Monday, May 23, 2022 -
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Irish writer’s Israel boycott is disappointing, but not surprising

As I wrote in my Snapshot this week, I’m an avid hold placer. That is, I check out what new books are on the horizon and then I request them from the library — even if it means I’m 200th on the list.

One book that kept popping up over the past months was Sally Rooney’s anticipated novel Beautiful World, Where Are You. I know she’s a celebrated contemporary author, but I hadn’t read anything of hers. The summary of her newest didn’t speak to me, so no hold placed.

Fast forward a few months and I’m glad she’s not on my hold list, not one of the authors I’m anticipating reading. The Irish author recently announced that she would not publish her book with an Israeli publishing house and that she supports a boycott — cultural boycott included — of Israel.

There are so many issues to unpack here. First, her conclusion — seemingly based not on her research of the facts but only on statements made by NGOs — that Israel is an apartheid state, is false. At minimum, this accusation fails to distinguish between Israel and the Palestinian Territories. There is no apartheid in the State of Israel. Whether discrimination exists in the Territories is a far more complex issue as Israel is an occupying force and different rules apply. The governing body for most of the West Bank is the Palestinian Authority, rife with its own issues of corruption and discrimination. But there is a discussion to be had about difficulties West Bank Palestinians encounter in every day life due to the complexity of the governing structure there. But then one must also be willing to discuss and understand why Israel has remained — though to a much smaller extent — an occupying force.

Then there is the issue of boycott itself. While boycott is a legitimate form of protest, cultural boycotts to my mind are a whole different animal. Culture is where change often occurs. If one boycotts culture, one boycotts the segment of society that often grapples with the hardest questions and is unafraid to confront them. By alienating or ignoring people engaged in or with cultural pursuits, one belies a true interest in fomenting change. At that point, boycott becomes reactionary.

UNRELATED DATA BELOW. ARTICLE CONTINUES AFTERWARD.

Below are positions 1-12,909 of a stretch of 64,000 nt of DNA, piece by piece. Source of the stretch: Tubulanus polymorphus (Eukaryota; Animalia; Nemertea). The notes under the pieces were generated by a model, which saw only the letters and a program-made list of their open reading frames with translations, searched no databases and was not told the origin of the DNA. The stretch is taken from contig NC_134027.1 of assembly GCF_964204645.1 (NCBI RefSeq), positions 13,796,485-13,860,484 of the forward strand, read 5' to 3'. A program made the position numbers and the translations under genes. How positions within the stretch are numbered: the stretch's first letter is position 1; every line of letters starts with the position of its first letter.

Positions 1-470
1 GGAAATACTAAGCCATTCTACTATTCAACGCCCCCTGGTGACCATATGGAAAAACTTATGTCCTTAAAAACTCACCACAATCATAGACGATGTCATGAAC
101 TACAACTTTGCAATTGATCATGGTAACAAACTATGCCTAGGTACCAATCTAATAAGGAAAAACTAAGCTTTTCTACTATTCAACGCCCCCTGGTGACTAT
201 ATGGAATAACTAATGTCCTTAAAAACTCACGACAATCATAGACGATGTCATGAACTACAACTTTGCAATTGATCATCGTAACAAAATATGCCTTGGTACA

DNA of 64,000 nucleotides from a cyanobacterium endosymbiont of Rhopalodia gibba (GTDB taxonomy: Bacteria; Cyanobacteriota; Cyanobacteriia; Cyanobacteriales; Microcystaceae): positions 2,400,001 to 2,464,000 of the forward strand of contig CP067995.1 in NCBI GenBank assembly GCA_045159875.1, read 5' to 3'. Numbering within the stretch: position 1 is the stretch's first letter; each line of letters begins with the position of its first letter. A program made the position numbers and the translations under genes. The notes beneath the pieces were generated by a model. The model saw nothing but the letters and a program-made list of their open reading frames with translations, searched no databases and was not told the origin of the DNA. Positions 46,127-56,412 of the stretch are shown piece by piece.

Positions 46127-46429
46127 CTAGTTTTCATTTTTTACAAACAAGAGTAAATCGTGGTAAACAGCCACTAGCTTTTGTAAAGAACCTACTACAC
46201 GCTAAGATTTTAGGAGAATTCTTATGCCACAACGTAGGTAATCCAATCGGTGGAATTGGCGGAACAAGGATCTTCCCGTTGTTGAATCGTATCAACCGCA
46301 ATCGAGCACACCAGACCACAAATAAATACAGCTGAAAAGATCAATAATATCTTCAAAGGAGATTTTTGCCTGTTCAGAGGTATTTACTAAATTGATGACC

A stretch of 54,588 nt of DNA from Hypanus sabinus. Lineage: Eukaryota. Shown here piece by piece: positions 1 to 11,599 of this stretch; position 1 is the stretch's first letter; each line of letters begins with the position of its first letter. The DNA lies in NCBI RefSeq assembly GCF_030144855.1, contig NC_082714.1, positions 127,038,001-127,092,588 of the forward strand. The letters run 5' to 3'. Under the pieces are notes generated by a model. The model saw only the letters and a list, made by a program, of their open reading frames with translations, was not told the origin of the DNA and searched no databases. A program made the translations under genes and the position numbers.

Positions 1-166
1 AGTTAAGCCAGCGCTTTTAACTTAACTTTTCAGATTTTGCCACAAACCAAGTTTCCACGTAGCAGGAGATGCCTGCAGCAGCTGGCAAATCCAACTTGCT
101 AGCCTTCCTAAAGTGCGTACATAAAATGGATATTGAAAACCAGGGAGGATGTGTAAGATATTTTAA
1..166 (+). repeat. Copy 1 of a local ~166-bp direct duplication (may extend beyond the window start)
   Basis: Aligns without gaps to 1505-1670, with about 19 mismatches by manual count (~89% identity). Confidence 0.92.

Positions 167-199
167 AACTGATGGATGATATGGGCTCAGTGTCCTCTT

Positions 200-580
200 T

But what I really thought of when I read of Rooney’s decision was my experience the last time I visited Ireland. It was during the last Gaza war, in 2014. I first traveled to Northern Ireland, where in the sectarian areas the Israeli-Palestinian has become a proxy war, with Catholics supporting Palestinians and Protestants supporting Israel. It was bizarre to see Israeli and Palestinian flags in the street, not to mention the massive Palestinian flag draped across a mountain that backdrops the famous Falls Road area of Belfast.

When I left the North and traveled to the Republican of Ireland, the anti-Israel sentiment was tangible. I could literally hear it in the air. The war seemed to be a regular topic of conversation and sitting in parks and cafés I overheard venomous anti-Israel, anti-Zionist speech. It put me off visiting the Republic of Ireland again.

This outsized interest in the Israeli-Palestinian conflict in Ireland is certainly due to the country’s own history of violent, sectarian conflict. While I intellectually understand where it comes from, it’s made the country one I no longer wish to support, at least for now. Yes, I realize that makes me a “boycotter” to some degree, though I have no current plans to travel abroad and it’s unlikely I would have returned there so soon anyway. What I would not do, or even think of doing, would be to stop reading Irish authors, watching Irish films or looking at Irish art. In fact I wouldn’t even not purposefully read Rooney — if I had wanted to read her novel that is. Luckily for me, it hadn’t made my reading list.

IJN Assistant Publisher |

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